Hong Kong Culture

Hong Kong Culture

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Ngong Ping 360 Cable Car

Hong Kong

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  • 3 hrs 30 mins
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Early Bird
  • 10 hrs
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TurboJET Ferry

Hong Kong

  • 1 hr

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Archaeological research indicates Hong Kong was first inhabited 35,000 years ago. Its modern history effectively began in the 1840s after the First Opium War. The Qing Empire lost the battle and the British army settled in Hong Kong Island. The British officially took over Hong Kong the following year and it became something of a sanctuary over the next few decades for Chinese people fleeing troubles in their hometowns.

Britain developed Hong Kong’s infrastructure and built grandiose structures including the French Mission Building, St John's Cathedral and Government House which still exist to the present day and are part of the former colony’s premium tourism sites. Hong Kong’s culture and festivals derive from its rich history and range from the Lunar New Year to the time-honoured tradition of the Noon Day Gun salute at Causeway Bay every day.

Hong Kong festivals are varied with some celebrating ancient customs and others paying homage to the performing arts industries. Cheung Chau Bun Festival in May is highly recommended and dates from a period in history when islanders beseeched the gods to put an end to a deadly plague. The seven-day festival features colourful parades, lion dances and the building of a huge tower of buns.

Tin Hau’s Birthday and the Hong Kong International Dragon Boat Races are other flagships on the annual calendar. Of the less visual festivals, the Hungry Ghost is a peerless reflection of Chinese heritage. Residents typically place offerings near where they work or live or at their local temple to ensure the ghosts that descend to earth for the celebrations go back to heaven when their earthly sojourn is over.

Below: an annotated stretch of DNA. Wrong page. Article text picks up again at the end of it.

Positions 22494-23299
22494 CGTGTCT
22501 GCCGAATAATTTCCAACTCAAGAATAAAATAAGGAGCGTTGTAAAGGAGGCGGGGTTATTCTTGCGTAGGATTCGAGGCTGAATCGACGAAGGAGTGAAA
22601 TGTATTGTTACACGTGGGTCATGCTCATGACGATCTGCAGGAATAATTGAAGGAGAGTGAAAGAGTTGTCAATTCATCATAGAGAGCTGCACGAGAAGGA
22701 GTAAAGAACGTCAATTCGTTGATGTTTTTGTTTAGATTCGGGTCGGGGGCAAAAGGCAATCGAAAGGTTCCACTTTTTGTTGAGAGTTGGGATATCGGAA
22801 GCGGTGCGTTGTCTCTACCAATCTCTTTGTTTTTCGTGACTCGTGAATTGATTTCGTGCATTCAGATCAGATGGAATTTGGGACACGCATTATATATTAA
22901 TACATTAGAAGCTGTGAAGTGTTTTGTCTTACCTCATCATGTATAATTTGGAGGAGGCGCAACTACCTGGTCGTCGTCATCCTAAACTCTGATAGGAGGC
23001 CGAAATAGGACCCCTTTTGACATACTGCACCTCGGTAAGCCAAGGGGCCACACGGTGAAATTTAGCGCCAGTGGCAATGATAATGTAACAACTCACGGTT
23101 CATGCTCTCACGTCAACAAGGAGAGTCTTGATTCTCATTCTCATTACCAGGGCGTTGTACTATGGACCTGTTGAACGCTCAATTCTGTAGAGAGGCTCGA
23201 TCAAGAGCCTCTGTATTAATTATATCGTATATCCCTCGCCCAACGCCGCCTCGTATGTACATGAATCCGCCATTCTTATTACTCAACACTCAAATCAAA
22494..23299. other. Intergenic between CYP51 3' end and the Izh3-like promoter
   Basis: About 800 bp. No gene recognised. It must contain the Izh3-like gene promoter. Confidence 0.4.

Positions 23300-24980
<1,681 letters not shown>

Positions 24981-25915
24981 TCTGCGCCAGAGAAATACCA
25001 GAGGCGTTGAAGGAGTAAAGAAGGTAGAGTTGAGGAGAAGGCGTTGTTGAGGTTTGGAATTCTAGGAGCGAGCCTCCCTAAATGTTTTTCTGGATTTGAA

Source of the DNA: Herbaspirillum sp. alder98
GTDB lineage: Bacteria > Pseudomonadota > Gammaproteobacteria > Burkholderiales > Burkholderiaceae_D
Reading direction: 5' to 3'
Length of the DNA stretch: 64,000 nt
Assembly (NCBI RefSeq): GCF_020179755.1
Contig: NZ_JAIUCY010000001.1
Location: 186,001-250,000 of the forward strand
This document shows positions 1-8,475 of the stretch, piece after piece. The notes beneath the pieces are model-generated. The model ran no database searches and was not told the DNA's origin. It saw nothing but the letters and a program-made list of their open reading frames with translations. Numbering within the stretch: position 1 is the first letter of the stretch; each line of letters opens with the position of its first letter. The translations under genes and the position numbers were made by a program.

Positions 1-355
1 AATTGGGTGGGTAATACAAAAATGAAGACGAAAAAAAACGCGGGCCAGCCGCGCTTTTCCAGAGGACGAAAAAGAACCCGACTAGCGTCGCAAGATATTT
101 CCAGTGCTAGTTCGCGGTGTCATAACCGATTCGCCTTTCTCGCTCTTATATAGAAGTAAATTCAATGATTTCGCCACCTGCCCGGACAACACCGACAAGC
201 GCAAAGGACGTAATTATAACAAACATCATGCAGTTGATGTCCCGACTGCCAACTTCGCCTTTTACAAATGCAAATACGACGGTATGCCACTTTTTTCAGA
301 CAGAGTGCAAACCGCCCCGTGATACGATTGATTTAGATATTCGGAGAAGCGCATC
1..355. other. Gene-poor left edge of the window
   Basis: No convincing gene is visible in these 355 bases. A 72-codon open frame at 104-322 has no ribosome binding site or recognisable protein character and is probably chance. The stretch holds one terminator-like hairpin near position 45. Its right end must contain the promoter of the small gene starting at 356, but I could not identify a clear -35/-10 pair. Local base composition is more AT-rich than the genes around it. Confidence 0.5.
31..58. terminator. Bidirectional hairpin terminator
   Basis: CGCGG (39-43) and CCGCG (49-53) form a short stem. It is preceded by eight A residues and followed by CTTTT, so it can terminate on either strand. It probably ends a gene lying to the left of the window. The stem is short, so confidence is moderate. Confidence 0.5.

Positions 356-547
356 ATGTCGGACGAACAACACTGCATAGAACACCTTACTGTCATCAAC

During some festivals, audiences are treated to traditional Chinese operatic performances. Theatre companies typically erect bamboo stages for the shows and these can be on land or water. The sight of graceful performers on the decorative stages is one that is not easily forgotten.

Hong Kong’s museum collection is the other primary source for visitors to gain insights into local and regional heritage. The Hong Kong Heritage Museum in Sha Tin is the best place to start. It has six permanent galleries plus another six for revolving exhibitions. Three of the permanent ones are themed on the New Territories, Cantonese opera and Chinese Art. The TT Tsui Hall contains a fine collection of pottery, sculptures and Tibetan artefacts.

The Hong Kong Museum of History takes visitors on a kaleidoscope of heritage spanning the period from prehistory of 400 million years ago to the day that Hong Kong was reunited with China in 1997. The eight-gallery facility is home to 4,000 exhibits and almost 1,000 displays.

The Lei Cheng Uk Han Tomb is believed to be 2,000 years old and was built during the Eastern Han Dynasty. Access to the tomb itself is blocked off, but a big glass window allows visitors to view the interior with ease. A gallery beside the tomb has a collection of pottery and bronze articles retrieved from it.

One of the quirkier museums is the Sheung Yiu Folk Centre in beautiful Sai Kung Country Park. This village was built 200 years ago with defensive walls to keep out marauders and bandits. Furniture, household items and other ephemera perfectly illustrate the lifestyles of the Hakka people.